Dennis Method

F2 is produced by electrolysis of fused KHF2 in a V-shaped CU Vessel coated with CuF2. Graphite is used to make the cathode. If the KHF2 is not completely dried, even little amounts of moisture will cause O2 or OF2 to develop instead of F2. To prevent heat loss, the entire equipment is extensively coated with asbestos. H2 is collected at the cathode, whereas F2 is collected at the anode and exits through the exist on both sides. The general reactions are:

The obtained fluorine is introduced through a copper tube containing dry NaF, which absorbs HF and forms NaHF2. Thus. NaF is used to block the passage of H2F2.

2 NaF + H2F2 2 NaF2

The drawbacks of this strategy are as follows:

  • The combination of H2 and F2 may result in an explosion.
  • F2 evolves slowly because of the small exit around the anode, which may produce foaming of the electrolyte and hence inhibit F2 escape.

Whytlaw Gray’s Method

To prevent the explosion, Whytlaw and Gray employed a modified setup. The equipment is made up of a copper cell surrounded by resistance wire that is used to heat it electrically. As the anode is constructed of a graphite rod with a Cu cylinder positioned at its bottom, the H2 and F2 that are gathered on the upper side are kept apart. Fused KHF is used as an electrolyte, which on electrolysis produces H2 and F2. F2 is released at the anode and goes away without coming into contact with H, preventing an explosion. The H2 gas is released at the cathode in the next chamber and escapes separately.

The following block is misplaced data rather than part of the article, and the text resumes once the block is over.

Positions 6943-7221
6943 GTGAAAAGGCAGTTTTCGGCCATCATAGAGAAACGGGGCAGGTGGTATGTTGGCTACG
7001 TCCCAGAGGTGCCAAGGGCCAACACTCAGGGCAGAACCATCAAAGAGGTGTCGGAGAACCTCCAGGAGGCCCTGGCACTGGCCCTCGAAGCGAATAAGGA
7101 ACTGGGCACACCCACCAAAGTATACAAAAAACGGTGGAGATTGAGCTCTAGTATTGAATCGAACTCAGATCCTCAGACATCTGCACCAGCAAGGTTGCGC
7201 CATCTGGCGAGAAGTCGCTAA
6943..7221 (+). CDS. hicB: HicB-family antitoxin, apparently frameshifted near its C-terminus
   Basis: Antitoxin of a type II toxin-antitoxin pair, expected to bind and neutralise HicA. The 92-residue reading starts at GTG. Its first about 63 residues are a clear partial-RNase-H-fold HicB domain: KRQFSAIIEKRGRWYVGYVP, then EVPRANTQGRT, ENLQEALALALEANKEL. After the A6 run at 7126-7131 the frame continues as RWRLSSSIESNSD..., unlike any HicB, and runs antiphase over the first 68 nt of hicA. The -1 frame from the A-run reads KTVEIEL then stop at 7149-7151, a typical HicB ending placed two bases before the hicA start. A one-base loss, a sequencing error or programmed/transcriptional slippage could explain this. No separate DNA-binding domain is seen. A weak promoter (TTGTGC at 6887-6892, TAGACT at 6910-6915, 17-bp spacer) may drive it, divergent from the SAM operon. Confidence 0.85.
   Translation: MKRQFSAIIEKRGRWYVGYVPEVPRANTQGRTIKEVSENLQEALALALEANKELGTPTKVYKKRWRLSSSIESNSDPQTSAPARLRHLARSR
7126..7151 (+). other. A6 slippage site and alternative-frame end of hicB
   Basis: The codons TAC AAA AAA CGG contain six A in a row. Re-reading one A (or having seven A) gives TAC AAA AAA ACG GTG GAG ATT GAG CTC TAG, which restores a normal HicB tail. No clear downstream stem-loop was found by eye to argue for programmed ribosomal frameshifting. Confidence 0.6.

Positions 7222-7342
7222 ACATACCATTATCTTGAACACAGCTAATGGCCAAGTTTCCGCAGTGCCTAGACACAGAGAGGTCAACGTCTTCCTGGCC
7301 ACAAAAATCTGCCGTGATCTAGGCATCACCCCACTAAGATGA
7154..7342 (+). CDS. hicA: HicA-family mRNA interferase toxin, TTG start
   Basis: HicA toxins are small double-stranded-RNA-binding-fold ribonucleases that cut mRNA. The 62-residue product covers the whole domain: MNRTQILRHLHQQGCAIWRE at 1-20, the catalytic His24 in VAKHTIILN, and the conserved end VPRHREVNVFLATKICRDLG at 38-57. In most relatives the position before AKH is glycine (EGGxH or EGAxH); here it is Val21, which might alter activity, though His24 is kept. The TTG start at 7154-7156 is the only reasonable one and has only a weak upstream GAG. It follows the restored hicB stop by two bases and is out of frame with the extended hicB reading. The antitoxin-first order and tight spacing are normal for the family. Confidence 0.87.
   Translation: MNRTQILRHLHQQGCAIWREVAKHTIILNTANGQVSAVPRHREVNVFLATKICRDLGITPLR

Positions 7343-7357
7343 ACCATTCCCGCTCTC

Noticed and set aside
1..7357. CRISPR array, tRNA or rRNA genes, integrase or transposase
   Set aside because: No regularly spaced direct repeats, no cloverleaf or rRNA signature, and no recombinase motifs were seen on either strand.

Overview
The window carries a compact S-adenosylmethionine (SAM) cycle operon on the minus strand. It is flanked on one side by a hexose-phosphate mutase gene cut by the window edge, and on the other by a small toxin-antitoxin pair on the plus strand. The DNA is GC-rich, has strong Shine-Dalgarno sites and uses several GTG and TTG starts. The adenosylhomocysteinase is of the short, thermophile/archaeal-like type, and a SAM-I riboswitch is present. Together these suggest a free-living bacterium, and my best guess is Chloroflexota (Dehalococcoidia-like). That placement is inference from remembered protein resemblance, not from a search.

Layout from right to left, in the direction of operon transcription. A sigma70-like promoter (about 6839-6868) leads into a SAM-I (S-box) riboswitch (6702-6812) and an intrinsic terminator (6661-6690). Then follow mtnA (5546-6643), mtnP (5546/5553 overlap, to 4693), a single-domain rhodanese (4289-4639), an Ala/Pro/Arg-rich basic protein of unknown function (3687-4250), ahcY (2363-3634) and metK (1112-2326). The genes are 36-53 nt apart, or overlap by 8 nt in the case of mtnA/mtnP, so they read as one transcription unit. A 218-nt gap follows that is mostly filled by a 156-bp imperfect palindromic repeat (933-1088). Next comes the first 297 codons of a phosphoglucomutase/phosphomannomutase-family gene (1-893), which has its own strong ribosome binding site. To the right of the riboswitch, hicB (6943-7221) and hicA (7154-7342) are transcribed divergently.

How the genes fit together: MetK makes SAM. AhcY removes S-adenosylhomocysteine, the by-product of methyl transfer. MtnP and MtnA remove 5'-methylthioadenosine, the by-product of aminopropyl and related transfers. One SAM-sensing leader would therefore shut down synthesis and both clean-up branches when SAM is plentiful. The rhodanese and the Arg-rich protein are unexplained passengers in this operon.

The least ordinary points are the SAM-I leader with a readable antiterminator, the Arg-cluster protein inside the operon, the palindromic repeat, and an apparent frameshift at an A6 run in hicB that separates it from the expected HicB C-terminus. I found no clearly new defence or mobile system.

2 KHF2 2 KF + H2 + F2

The benefits of this approach include

  • The anode and cathode are separated by a copper cylindrical diaphragm, preventing the freed H2 and F2 from mixing and therefore avoiding the potential of explosions.
  • There is no danger of an explosion due to the frothing of the electrolyte caused by gas collection.

Modern method

This is the industrial process for producing F2. At 70-80°C, the electrolyte is a fusion mixture of KHF and 2-3 moles of H2F2. The apparatus is made up of a rectangular steel vessel in which a current of 1000-2000 A is run through at a potential difference of 8.5-11.0 volts to electrolyze the solution. The steel vessel serves as the cathode, and the anode is made up of a specific graphite. It is preferable to use a copper-impregnated anode made of petroleum coke.